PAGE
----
Conductor Charles Dutoit and Principle Dancer Marcelo Gomes Accused of Sexual Misconduct
According to AP, a series of female opera singers say Dutoit sexually assaulted them by forcing his tongue into their mouths and physically touching them. Since the women's statements, the Boston Symphony Orchestra, the New York Philharmonic, the San Francisco Symphony, and the Cleveland Orchestra have cut ties with Dutoit. Dutoit has not made a statement.
Conductor laureate of The Philadelphia Orchestra, a title honoring an artistic collaboration spanning 32 years; and music director emeritus of the NHK Symphony Orchestra, where he was previously principal conductor and later music director. He recently received the 103rd Royal Philharmonic Society Gold Medal, one of classical music's highest honors, founded in 1870 to celebrate the centenary of Beethoven's birth. Mr. Dutoit served as artistic director of the Montreal Symphony Orchestra for 25 years, and was music director of the Orchestre national de France from 1991 to 2001. He performs each season with the New York and Los Angeles Philharmonic orchestras and the Chicago, Boston, and San Francisco symphony orchestras, and is a regular guest on stages in London, Berlin, Paris, Munich, Moscow, Sydney, Beijing, Hong Kong, Shanghai, and Tokyo. When still in his early 20s, Charles Dutoit was invited by Herbert von Karajan to conduct the Vienna Staatsoper. He has since conducted at The Metropolitan Opera, Deutsche Oper Berlin, Rome Opera, Buenos Aires's Teatro Colón, and The Royal Opera, Covent Garden.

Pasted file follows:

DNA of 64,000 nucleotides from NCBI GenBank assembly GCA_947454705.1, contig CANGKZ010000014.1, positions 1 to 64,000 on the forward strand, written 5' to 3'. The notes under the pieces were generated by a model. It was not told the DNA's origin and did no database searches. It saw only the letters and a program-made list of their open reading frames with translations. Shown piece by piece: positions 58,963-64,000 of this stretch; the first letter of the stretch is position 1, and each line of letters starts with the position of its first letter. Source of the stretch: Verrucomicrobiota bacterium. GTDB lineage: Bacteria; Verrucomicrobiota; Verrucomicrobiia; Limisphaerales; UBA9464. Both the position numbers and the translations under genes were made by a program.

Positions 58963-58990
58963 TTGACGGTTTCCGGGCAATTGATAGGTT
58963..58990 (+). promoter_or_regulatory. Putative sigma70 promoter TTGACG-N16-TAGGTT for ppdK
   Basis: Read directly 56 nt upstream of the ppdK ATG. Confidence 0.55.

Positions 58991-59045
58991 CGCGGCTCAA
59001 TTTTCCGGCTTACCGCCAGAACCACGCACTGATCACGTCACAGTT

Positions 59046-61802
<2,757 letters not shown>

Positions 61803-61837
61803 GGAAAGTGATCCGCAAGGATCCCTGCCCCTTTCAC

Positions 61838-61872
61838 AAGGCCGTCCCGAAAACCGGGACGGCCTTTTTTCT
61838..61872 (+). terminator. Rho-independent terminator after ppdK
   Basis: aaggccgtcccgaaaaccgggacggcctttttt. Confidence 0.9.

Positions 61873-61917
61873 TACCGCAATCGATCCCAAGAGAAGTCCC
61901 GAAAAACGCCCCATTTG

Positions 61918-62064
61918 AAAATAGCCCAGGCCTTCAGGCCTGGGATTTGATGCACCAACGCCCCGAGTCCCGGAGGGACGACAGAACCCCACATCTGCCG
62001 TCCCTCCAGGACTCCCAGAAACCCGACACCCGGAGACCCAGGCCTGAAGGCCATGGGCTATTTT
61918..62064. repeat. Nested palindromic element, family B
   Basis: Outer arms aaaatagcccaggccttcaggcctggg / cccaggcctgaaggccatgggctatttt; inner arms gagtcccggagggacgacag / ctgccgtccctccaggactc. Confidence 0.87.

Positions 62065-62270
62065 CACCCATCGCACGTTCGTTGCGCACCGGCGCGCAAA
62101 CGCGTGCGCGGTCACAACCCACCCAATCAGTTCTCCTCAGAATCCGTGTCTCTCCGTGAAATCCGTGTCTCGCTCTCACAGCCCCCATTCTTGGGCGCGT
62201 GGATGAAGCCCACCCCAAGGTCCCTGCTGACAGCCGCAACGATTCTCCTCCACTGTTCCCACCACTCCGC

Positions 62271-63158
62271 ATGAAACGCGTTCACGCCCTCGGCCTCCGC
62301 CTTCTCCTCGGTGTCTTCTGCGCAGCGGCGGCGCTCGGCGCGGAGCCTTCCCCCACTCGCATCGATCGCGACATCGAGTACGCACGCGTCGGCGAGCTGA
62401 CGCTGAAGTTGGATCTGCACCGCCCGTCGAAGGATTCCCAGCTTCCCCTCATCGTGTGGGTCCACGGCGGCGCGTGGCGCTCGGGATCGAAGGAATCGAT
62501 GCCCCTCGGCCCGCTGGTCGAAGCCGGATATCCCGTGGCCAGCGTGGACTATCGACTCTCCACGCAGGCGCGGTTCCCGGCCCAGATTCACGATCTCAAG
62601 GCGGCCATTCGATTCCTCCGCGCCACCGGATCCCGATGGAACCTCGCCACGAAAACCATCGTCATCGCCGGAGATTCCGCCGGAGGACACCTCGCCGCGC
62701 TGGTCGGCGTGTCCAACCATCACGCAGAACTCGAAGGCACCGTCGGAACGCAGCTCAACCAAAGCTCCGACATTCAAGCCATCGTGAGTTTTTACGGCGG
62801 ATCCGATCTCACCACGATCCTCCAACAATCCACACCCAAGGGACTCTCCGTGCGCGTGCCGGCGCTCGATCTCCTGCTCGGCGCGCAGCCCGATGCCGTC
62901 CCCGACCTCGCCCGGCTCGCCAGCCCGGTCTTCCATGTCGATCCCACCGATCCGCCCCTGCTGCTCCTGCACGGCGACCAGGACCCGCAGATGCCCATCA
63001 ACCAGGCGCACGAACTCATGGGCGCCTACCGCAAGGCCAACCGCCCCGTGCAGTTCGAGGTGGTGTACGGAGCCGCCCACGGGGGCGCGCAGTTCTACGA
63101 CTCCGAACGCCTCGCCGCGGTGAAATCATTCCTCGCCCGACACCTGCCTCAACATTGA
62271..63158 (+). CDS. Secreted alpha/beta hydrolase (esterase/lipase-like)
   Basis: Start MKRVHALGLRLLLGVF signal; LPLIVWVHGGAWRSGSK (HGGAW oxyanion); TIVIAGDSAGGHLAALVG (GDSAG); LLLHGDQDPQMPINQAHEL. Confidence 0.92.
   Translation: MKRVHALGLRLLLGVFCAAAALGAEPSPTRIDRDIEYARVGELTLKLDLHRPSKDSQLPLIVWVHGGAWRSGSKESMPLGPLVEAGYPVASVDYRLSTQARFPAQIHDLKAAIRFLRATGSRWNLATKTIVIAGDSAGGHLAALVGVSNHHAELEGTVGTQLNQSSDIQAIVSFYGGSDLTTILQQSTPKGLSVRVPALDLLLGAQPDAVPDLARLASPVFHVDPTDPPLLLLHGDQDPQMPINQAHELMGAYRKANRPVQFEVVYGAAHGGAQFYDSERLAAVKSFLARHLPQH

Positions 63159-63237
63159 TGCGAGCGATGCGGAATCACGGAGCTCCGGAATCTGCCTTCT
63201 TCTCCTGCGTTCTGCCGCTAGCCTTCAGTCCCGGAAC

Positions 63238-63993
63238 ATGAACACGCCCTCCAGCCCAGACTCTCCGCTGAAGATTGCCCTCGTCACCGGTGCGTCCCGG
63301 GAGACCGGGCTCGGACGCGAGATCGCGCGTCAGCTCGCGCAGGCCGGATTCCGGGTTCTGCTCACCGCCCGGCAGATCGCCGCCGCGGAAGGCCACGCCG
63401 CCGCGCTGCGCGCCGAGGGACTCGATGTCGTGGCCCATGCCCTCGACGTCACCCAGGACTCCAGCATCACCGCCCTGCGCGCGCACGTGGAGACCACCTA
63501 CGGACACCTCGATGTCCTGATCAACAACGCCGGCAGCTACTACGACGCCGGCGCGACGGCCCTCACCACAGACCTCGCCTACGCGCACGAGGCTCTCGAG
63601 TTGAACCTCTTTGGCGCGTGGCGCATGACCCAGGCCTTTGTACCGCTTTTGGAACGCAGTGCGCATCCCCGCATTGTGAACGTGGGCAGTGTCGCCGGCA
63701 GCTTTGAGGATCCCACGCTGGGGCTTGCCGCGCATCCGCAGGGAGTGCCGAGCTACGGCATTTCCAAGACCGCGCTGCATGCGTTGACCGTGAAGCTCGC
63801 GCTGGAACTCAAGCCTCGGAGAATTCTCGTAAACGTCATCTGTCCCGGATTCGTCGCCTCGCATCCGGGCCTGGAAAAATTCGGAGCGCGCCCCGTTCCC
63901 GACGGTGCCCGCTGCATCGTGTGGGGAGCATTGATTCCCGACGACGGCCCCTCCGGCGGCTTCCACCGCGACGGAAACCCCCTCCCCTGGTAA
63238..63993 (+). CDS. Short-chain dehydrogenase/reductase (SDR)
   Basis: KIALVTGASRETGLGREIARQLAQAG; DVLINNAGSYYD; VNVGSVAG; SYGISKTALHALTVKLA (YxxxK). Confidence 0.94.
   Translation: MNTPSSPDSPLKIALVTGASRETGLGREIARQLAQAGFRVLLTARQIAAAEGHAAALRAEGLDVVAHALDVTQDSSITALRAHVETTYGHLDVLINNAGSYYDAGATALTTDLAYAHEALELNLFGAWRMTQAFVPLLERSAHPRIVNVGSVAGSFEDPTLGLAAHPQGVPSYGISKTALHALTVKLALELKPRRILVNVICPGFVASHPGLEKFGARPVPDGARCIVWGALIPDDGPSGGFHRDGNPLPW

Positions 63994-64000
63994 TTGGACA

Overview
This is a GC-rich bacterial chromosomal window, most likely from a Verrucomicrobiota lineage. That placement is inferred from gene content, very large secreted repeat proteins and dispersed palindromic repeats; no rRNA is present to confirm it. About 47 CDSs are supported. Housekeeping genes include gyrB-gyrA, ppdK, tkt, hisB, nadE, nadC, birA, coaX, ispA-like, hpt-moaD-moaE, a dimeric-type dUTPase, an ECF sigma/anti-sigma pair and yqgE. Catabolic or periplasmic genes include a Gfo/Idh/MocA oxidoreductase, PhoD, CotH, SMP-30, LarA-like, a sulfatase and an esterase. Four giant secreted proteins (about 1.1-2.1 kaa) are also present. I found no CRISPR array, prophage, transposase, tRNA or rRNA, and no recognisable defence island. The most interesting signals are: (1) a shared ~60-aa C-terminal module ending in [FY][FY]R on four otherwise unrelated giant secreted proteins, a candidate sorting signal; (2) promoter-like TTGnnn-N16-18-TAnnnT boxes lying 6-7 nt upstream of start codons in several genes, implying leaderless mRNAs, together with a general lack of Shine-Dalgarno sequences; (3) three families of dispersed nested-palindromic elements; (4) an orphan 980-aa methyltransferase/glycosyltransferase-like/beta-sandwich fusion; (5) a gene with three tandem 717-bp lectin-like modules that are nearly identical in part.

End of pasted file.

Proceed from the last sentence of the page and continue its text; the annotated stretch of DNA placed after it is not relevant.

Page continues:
In addition to Dutoit, the New York Times reports that ABT's principle dancer Marcelo Gomes has resigned from the company following allegations of sexual misconduct. Chairman of ABT's board of trustees Andrew F. Barth said in an e-mail statement that "A.B.T. took immediate action, and initiated an independent investigation... Amid the investigation, Mr. Gomes put forth his resignation."
Gomes was a principle dancer with ABT for twenty years and was recently seen in the US tour of THE RED SHOES.
Photo: Marcelo Gomes by Vutti Photography